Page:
Land of Many Shores: Perspectives from a Diverse Newfoundland and Labrador Edited by Ainsley Hawthorn

Land of Many Shores is a collection of pieces that paints a vibrant picture of a province most of us don’t know as well as we think we do. The variety of experience against the backdrop of Newfoundland and Labrador broadens readers’ perspectives on Canada’s youngest province, helping us reimagine both who we are today and who we have the potential to become.

The Body On The Beach by Patrick J. Collins

Inspired by a true event in Harbour Grace, 1920 Frank Fallon, a veteran policeman, finds himself demoted and transferred back to his hometown. Having left the community in 1905 after being rejected by his first love, Constable Fallon never wanted to return to the place of his childhood. Although they were young budding lovers, Marie Callahan's denial of him for the love of another is still a painful memory.

My Father’s Son by Tom Moore

Felix Ryan, from Curlew, Conception Bay, is a schoolteacher on the edge of a cliff in a serious mid-life crisis. But a phone call from Tammy, an ex-girlfriend, calls him back home to help his eccentric father in his latest crusade. A big US oil company has begun fracking in his hometown. Led by a jovial Texan and represented by a crack young lawyer, the company is buying up land. The town is split in two over fracking and its new prosperity.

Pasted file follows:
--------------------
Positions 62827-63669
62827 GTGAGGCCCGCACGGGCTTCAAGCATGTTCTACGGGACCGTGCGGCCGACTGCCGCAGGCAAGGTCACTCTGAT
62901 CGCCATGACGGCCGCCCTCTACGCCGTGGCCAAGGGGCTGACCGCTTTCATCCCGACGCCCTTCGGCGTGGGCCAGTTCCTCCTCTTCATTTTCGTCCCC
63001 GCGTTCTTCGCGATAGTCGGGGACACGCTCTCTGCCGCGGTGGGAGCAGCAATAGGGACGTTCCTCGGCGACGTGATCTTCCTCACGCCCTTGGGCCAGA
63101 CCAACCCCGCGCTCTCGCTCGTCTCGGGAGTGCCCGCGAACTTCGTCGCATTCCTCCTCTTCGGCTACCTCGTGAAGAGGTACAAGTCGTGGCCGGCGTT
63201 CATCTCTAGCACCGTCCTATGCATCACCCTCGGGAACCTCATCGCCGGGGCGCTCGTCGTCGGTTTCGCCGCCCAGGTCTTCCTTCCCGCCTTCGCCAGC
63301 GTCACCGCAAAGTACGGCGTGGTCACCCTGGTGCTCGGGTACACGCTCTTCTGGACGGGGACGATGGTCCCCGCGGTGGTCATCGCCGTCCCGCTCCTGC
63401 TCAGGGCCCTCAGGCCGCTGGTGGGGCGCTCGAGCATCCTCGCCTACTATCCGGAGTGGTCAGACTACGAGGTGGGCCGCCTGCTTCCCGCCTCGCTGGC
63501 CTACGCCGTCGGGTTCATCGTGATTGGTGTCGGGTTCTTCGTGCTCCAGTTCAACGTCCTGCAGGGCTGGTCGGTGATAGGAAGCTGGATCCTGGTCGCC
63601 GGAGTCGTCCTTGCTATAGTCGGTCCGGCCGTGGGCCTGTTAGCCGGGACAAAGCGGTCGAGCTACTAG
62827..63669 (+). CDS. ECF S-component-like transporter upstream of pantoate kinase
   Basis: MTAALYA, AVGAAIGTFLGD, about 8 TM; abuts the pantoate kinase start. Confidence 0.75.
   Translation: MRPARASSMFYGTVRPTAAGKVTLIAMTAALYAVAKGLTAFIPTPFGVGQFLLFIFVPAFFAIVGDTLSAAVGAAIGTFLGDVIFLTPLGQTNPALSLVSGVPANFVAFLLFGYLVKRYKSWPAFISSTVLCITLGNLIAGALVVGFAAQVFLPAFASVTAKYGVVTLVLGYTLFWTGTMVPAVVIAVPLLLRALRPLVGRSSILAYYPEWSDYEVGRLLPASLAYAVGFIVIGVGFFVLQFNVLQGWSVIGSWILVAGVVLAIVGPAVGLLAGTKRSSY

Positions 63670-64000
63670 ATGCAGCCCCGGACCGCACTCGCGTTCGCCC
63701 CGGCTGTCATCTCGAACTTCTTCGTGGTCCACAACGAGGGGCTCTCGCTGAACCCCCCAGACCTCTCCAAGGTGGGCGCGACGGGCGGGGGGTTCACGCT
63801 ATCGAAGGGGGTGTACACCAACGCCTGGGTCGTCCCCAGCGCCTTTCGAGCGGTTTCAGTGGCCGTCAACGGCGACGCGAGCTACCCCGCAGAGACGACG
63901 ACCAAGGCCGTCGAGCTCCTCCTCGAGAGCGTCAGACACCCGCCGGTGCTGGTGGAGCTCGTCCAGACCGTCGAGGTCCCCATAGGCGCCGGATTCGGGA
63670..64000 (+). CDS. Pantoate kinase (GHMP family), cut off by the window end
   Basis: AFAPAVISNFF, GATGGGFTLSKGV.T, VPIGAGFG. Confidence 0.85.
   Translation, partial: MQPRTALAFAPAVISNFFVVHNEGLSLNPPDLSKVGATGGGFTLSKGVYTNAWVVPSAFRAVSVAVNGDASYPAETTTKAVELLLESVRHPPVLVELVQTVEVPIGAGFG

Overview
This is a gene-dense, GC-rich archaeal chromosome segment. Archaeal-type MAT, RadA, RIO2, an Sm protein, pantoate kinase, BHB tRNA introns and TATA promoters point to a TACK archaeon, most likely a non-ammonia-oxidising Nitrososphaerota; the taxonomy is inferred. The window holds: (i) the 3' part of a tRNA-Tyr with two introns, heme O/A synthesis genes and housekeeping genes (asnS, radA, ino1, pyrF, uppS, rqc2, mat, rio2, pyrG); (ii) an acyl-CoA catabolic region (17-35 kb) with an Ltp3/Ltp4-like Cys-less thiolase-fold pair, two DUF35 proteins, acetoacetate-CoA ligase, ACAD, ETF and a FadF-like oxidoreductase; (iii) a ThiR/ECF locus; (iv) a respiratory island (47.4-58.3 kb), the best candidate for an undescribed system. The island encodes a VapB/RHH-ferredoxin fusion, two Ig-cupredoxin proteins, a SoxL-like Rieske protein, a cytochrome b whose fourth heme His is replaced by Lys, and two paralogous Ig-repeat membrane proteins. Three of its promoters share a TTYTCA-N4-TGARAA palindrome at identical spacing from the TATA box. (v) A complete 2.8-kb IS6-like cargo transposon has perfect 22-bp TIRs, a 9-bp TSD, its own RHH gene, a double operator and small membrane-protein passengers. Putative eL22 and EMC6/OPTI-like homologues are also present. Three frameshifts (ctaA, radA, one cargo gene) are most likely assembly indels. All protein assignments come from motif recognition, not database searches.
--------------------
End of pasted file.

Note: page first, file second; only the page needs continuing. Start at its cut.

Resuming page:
The Healer’s Journey by Jeanette Winsor

When Thomas Morley, a young Newfoundland fisherman, is rescued from death by the local witch, he discovers he has the ability to cure sickness and charm blood. A gift, he is told, until seizures and blackouts have him glancing into the future, a place that frightens and confuses him. With folk lore and superstition roiling his world, he knows he’s cursed.

We, Jane by Aimee Wall

There is so much to say about Aimee Wall’s debut novel We, Jane. In a tight 200 pages, Wall’s poetic prose chronicles the complicated relationships between women of different generations and life experiences. Through these connections, readers are exposed to the complex geography of reproductive rights and to legacies of local knowledge.

Old Broad Road by Phyllis L. Humby (Excerpt)

Sylvia Kramer flees two thousand miles from home and switches out her Jimmy Choos for rubber boots. She stubbornly adapts to the unique culture and dialect of Newfoundland embracing diverse friends and east coast delicacies. In a psychological roller coaster of events, she finally reconciles with her estranged family when a brutal assault shatters her spirit and plunges her back into depression.